1. Welcome to our site! Electro Tech is an online community (with over 170,000 members) who enjoy talking about and building electronic circuits, projects and gadgets. To participate you need to register. Registration is free. Click here to register now.
    Dismiss Notice

Difference between Start and Restart condition in I2C

Discussion in 'AVR' started by savvej, Jun 23, 2011.

  1. savvej

    savvej Member

    Joined:
    Jul 12, 2008
    Messages:
    153
    Likes:
    0
    Location:
    Bits-Pilani
    I am using PIC uC(as there was no separate entry for PIC ,I posted in AVR)-18f4520
    Language C-using Microchip's C18 Library
    In their C18 Library for I2C communications they have defined two functions :
    Start
    and
    Restart.
    And their description in manual seems to be same.

    The book which I have referred is PIC microcontroller design by John Peatman.
    There the procedure to read is jisted as follows:
    1)Start
    2)Send Device ADD + Write
    3)Send Internal ADD
    4)Stop
    5)Start
    6)Send Device ADD+ Read
    7)Read I2C
    8)NoACK
    9)Stop

    So here in step 5 does it imply Restart or Start?
     
  2. wkrug

    wkrug Active Member

    Joined:
    May 30, 2010
    Messages:
    280
    Likes:
    29
    Location:
    Germany
  3. savvej

    savvej Member

    Joined:
    Jul 12, 2008
    Messages:
    153
    Likes:
    0
    Location:
    Bits-Pilani
    I got it in their manual u posted...They say it as Repeated Start.From a tutorial on i2c by microchip ,it quotes as follows:

    "A restart condition indicates that a device would like
    to transmit more data, but does not wish to release the line. This is done when a
    start must be sent, but a stop has not occurred. It is also a convenient way to send a
    stop followed by a start right after each other. It prevents other devices from
    grabbing the bus between transfers.
    If you are talking to one device, such as a serial EEPROM, you may not want to be
    interrupted when transmitting addresses and gathering data. A restart condition will
    handle this.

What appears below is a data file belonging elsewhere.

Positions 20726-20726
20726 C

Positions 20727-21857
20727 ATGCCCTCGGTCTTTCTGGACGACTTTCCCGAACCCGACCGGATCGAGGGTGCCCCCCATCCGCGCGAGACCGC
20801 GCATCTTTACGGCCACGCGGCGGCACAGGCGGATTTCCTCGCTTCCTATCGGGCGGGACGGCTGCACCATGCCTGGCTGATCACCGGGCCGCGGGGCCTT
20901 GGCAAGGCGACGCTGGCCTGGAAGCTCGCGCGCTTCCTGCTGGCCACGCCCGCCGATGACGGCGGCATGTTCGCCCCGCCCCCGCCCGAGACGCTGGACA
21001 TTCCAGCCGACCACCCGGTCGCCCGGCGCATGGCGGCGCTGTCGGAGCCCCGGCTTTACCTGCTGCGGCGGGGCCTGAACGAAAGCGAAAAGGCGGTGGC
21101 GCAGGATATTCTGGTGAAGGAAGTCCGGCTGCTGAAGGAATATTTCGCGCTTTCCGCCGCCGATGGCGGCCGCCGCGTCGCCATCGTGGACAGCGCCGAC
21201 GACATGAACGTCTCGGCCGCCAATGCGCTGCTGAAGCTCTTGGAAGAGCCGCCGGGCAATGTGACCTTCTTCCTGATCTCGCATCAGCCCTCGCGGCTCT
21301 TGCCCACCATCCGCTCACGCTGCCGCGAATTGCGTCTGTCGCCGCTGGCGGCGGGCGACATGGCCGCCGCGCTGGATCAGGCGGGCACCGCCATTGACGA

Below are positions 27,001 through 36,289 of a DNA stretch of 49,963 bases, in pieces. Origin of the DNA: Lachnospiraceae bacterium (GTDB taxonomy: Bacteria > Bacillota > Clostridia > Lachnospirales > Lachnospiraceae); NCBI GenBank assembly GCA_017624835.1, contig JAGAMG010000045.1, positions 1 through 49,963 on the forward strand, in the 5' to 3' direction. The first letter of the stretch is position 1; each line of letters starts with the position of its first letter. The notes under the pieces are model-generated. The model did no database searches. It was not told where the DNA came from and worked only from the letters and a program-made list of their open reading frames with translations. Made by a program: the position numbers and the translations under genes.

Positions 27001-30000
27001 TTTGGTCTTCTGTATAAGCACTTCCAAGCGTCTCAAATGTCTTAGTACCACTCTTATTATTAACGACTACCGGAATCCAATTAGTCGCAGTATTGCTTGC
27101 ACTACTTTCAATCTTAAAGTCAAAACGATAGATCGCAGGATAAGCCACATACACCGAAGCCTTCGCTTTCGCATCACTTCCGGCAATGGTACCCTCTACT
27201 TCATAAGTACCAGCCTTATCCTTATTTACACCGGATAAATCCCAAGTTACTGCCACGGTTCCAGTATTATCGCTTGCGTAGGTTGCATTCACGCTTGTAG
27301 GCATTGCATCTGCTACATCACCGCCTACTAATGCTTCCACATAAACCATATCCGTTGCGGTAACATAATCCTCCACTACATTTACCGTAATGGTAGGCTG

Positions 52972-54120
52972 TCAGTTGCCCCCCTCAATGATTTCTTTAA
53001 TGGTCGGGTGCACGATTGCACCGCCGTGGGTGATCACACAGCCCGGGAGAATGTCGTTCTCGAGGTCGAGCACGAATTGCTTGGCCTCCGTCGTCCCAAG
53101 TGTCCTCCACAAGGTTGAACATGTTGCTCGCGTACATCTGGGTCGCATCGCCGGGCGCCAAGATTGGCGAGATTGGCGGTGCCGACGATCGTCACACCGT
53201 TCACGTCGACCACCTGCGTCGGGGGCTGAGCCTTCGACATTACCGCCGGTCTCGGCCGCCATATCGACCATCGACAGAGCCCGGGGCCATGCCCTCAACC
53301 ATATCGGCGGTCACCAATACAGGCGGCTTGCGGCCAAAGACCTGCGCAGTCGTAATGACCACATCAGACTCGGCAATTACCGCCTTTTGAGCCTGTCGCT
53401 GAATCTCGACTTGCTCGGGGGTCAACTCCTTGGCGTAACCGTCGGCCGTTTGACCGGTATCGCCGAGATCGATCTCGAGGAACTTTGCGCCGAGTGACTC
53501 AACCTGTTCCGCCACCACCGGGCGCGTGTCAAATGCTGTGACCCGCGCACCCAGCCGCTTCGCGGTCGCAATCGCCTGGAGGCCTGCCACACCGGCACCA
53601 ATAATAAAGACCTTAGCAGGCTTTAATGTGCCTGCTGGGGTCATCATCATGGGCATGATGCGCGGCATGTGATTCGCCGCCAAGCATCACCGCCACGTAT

The restart condition is represented by a “R” in this presentation.
    The signaling used for a restart can be seen to be nothing more than a stop condition
    quickly followed by a start condition.
    The PICmicro microcontroller also will handle this. You simply request a restart
    condition be sent, then wait for it to complete."

    Anyways thanks for your interest and documentation of I2C you provided.
     
  4. dave

    Dave New Member

    Joined:
    Jan 12, 1997
    Messages:
    -
    Likes:
    0


     
  5. Pommie

    Pommie Well-Known Member Most Helpful Member

    Joined:
    Mar 18, 2005
    Messages:
    10,161
    Likes:
    340
    Location:
    Brisbane Australia
    ONLINE

    A restart is just a stop and start done too fast for anything else to grab the bus.

    Mike.
     
  6. John A. Harris

    John A. Harris New Member

    Joined:
    May 15, 2015
    Messages:
    1
    Likes:
    0
    A restart (or repeated start) is not the same as a Stop Start. I found this out the hard way.
    Some devices only read with restart (e.g. ADRF6755), even if there is only one master on the I2C bus.
    The Clock line must be released to do Starts and Stops.
    Stop Start:
    (if the data line is already high) Pull the clock line low, then Pull the data line low.
    Release the clock line. Release the data line for a Stop. Pull the data line low for a Start.
    Restart:
    (if the data line is already low) Pull the clock line low, then Release the data line.
    Release the clock line. Pull the data line low for a restart.
    John
     

Share This Page